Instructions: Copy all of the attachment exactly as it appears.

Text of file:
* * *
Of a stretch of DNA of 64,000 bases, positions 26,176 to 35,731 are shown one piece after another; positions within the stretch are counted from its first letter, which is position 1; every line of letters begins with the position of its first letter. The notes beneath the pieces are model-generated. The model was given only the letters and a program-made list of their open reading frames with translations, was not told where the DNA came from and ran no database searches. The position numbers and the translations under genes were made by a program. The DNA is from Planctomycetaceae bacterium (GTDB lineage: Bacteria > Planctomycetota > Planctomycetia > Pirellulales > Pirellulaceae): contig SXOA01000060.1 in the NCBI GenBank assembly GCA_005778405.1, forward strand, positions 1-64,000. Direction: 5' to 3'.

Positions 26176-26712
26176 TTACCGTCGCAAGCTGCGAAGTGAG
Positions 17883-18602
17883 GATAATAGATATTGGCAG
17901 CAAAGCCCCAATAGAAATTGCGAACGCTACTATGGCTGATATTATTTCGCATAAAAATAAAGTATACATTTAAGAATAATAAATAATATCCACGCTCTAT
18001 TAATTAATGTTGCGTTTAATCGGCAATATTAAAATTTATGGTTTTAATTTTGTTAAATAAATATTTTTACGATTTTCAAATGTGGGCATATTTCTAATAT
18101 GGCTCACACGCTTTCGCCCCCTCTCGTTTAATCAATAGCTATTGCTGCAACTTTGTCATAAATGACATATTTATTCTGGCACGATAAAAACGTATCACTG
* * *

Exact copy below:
Of a stretch of DNA of 64,000 bases, positions 26,176 to 35,731 are shown one piece after another; positions within the stretch are counted from its first letter, which is position 1; every line of letters begins with the position of its first letter. The notes beneath the pieces are model-generated. The model was given only the letters and a program-made list of their open reading frames with translations, was not told where the DNA came from and ran no database searches. The position numbers and the translations under genes were made by a program. The DNA is from Planctomycetaceae bacterium (GTDB lineage: Bacteria > Planctomycetota > Planctomycetia > Pirellulales > Pirellulaceae): contig SXOA01000060.1 in the NCBI GenBank assembly GCA_005778405.1, forward strand, positions 1-64,000. Direction: 5' to 3'.

Positions 26176-26712
26176 TTACCGTCGCAAGCTGCGAAGTGAG
Positions 17883-18602
17883 GATAATAGATATTGGCAG
17901 CAAAGCCCCAATAGAAATTGCGAACGCTACTATGGCTGATATTATTTCGCATAAAAATAAAGTATACATTTAAGAATAATAAATAATATCCACGCTCTAT
18001 TAATTAATGTTGCGTTTAATCGGCAATATTAAAATTTATGGTTTTAATTTTGTTAAATAAATATTTTTACGATTTTCAAATGTGGGCATATTTCTAATAT
18101 GGCTCACACGCTTTCGCCCCCTCTCGTTTAATCAATAGCTATTGCTGCAACTTTGTCATAAATGACATATTTATTCTGGCACGATAAAAACGTATCACTG